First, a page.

Gamal Abdul El Nasser Air Base

From Wikipedia, the free encyclopedia
Jump to: navigation, search
"El Adem" redirects here. For the town in Libya, see Al Adm.
Gamal Abdul El Nasser Air Base

Roundel of Libya (1977-2011).svg

IATA: noneICAO: none
Summary
Airport type Military
Operator Government
Location Libya
Elevation AMSL 519 ft / 158 m
Coordinates 31°54′34.22″N 023°54′34.22″E / 31.9095056°N 23.9095056°E / 31.9095056; 23.9095056
Runways
Direction Length Surface
m ft
02/20 3,016 9,895 Asphalt
09/27 2,998 9,835 Asphalt
15/33 3,007 9,865 Asphalt
Gamal Abdul El Nasser Air Base is located in Libya
Gamal Abdul El Nasser Air Base
Gamal Abdul El Nasser Air Base
Location of Gamal Abdul El Nasser Air Base, Libya

Gamal Abdul El Nasser Air Base is a Libyan Air Force (Arabic: القوات الجوية الليبية‎, Berber: Adwas Alibyan Ujnna) base, located about 16 km south of Tobruk. It is believed to have once had about 60 or 70 Mirage F.1EDs aircraft assigned.

Prior to 31 March 1970 the airfield was known as Royal Air Force Station El Adem and used by the RAF primarily as a staging-post. Before the Second World War it had been an Italian Air Force airfield, and a number of the former Italian buildings were seen to remain in 2003 during a courtesy visit by former RAF personnel, at which time no military aircraft were in evidence.

Royal Air Force Station El Adem was the fuel stop for the BOAC aircraft carrying the new Queen Elizabeth II on her flight from Entebbe to London on 7 February 1952.[1]

World War II[edit]

The airfield was largely reconstructed in 1942 by the Royal Air Force and brought into operational use on 12 December 1942. It was used during World War II by the [Royal Air Force]] and the United States Army Air Forces during the North African Campaign against Axis forces.

RAF units which used the airfield were: No 31 Air Stores Park (8 Mar - 10 Apr 1941) HQ No 262 Wing (11 - 20 Dec 1941) HQ No 258 Wing (12 - xx Dec 1941, 3 - xx Feb 1942) No 2 Sqn (19 - 21 Dec 1941, 2 - 3 Feb 1942, 15 - 17 Feb 1942) No 33 Air Stores Park (23 Dec 1941 - 31 Jan 1942) No 53 Repair and Salvage Unit (26 Dec 1941 - Feb 1942) No 80 Sqn (28 Dec 1941 - 3 Feb 1942) Air Sea Rescue Flt (10 - 31 Jan 1942) No 73 Sqn (3 - 18 Feb 1942, 20 - 27 May 1942, 17 - 28 Nov 1942) No 94 Sqn (15 - 17 Feb 1942) HQ No 211 Group (12 Mar - xxx 1942) No 211 Group Communications Flt (20 Apr 1942 - 17 Sep 1943) No 267 Sqn (Aug 1942 - Jan 1943) HQ No 243 Wing (17 - xx Nov 1942) No 33 Sqn (18 - 28 Nov 1942) 117 Sqn (19 Nov 1942 - 9 Jan 1943) 213 Sqn (20 - 25 Nov 1942) 238 Sqn (20 - 25 Nov 1942) No 12 Staging Post (8 Mar 1943 - 1 Aug 1945) HQ No 7 (SAAF) Wing (17 Apr - 18 May 1943) No 2915 Sqn RAF Regiment (May 1943 - xxx 194x) No 47 Sqn (14 - 25 Nov 1943) HQ No 240 Wing (28 Dec 1943 - 4 Feb 1944) No 178 Sqn (1 Jan - 1 Mar 1944) No 462 Sqn (1 Jan - 15 Feb 1944) No 336 Sqn (31 Jan - 5 Mar 1944, 15 Jul - 16 Sep 1944) No 1900 AOP Flt (15 Jan - 1 Jul 1952) No 249 Sqn (11 Mar - 3 May 1957) Swifter Trials Flt (Jan - Jul 1960) No 1564 Flt (1 May 1969 - 31 Mar 1970) No 1 Sqn RAF Regiment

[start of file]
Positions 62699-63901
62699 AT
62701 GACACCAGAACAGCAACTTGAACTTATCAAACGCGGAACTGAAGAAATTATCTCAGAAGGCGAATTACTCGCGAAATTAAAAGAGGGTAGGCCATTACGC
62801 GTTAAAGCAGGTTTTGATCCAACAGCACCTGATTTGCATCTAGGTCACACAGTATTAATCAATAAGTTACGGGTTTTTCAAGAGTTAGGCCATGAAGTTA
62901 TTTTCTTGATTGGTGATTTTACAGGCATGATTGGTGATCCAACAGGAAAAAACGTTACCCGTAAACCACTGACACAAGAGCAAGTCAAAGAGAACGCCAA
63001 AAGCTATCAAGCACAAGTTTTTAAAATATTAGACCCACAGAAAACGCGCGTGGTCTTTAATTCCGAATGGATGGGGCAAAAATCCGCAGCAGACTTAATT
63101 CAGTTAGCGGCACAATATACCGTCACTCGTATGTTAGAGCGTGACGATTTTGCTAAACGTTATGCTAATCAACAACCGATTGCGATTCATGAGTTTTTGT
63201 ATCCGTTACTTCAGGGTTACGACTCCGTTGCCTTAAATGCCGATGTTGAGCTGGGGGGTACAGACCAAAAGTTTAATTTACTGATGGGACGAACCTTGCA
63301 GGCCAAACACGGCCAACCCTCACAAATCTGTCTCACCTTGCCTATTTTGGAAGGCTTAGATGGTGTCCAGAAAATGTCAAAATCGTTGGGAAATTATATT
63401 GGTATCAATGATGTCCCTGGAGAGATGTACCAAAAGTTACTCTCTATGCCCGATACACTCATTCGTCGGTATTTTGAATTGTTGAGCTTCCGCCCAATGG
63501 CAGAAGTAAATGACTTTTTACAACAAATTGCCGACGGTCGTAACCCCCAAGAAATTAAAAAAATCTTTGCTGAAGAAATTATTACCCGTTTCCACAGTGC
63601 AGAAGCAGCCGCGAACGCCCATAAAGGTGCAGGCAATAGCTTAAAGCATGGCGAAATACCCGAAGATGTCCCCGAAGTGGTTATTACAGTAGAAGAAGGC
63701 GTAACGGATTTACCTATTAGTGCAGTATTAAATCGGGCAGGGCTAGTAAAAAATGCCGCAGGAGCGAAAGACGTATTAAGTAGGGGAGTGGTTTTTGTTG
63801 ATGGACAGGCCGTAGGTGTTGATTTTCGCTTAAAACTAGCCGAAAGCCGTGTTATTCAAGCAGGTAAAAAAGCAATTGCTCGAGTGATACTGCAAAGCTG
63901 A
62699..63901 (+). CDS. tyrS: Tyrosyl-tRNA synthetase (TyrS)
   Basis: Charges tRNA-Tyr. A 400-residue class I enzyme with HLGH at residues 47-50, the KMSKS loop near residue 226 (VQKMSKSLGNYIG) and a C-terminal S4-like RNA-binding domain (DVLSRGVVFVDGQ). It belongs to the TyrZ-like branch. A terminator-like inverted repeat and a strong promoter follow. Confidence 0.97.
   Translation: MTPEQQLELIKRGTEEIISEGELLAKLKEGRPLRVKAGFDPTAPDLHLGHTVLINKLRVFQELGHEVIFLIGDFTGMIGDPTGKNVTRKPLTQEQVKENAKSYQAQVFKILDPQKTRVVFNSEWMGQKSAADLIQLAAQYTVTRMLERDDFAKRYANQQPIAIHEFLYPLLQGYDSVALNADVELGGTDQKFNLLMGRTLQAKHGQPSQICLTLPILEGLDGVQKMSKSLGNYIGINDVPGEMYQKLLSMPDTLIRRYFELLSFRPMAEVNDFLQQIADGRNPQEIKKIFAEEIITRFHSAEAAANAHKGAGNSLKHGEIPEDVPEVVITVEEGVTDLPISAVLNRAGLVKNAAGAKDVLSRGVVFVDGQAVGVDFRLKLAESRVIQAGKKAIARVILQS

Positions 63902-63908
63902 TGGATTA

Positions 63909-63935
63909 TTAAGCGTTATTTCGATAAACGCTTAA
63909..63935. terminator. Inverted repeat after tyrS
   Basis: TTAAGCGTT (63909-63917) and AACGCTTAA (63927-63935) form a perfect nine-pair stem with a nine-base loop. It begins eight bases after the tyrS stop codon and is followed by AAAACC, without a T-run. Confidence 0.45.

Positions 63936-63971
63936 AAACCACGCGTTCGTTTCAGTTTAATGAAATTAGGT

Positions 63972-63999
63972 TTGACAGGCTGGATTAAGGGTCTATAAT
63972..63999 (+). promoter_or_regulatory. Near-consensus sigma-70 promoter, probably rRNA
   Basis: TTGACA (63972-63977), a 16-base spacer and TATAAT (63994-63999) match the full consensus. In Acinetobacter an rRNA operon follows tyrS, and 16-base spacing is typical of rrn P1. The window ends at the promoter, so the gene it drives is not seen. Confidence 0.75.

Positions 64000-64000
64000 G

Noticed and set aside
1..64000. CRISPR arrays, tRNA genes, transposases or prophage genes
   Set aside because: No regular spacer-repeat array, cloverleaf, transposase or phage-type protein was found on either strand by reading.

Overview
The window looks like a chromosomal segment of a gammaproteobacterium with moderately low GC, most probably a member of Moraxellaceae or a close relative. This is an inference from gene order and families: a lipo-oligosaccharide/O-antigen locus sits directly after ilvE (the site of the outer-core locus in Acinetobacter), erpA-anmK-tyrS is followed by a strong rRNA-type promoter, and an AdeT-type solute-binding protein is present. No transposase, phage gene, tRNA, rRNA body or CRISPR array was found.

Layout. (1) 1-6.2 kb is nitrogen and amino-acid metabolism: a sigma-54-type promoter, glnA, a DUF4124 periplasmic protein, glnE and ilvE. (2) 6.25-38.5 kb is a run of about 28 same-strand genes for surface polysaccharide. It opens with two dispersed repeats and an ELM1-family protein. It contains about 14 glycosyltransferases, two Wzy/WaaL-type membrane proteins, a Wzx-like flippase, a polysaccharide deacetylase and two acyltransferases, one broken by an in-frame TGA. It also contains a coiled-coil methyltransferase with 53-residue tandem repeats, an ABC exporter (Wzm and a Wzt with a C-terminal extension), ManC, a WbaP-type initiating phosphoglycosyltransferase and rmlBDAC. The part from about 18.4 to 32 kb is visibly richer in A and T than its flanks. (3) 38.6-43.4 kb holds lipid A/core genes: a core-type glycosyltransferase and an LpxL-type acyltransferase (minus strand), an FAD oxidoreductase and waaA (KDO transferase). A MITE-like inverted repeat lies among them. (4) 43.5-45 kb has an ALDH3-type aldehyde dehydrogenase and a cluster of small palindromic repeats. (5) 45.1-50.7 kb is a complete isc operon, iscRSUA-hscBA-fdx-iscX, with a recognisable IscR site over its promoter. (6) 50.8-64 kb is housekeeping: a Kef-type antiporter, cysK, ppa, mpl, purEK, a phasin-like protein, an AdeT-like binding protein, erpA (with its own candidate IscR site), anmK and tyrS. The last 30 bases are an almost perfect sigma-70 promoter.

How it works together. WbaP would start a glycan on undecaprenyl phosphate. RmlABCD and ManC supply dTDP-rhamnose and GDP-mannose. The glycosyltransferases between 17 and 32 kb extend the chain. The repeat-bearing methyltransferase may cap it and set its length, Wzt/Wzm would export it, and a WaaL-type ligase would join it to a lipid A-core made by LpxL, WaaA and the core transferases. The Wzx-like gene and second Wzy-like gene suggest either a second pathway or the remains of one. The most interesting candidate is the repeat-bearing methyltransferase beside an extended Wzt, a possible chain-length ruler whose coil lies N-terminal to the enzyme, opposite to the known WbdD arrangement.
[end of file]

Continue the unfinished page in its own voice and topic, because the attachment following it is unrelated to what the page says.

USAAF Ninth Air Force units which used the airfield were:

Attached to No 235 Wing, Royal Air Force[2]

Current use[edit]

Today, the airfield is a Libyan Air Force air base. The RAF World War II configuration is still evident in aerial photography.

A 2011 Google satellite picture shows a number of delta-winged jets resembling the MiG-21 series parked on the main apron at this air base. Judging from the picture it is hard to determine whether these aircraft are operational or not.

References[edit]

  1. ^ http://www.dailymail.co.uk/femail/article-2097057/To-Her-Majesty-thoughts-prayers-Mummie-The-message-Queen-Mother-sent-daughter-flew-home-Queen.html
  2. ^  This article incorporates public domain material from websites or documents of the Air Force Historical Research Agency.

External links[edit]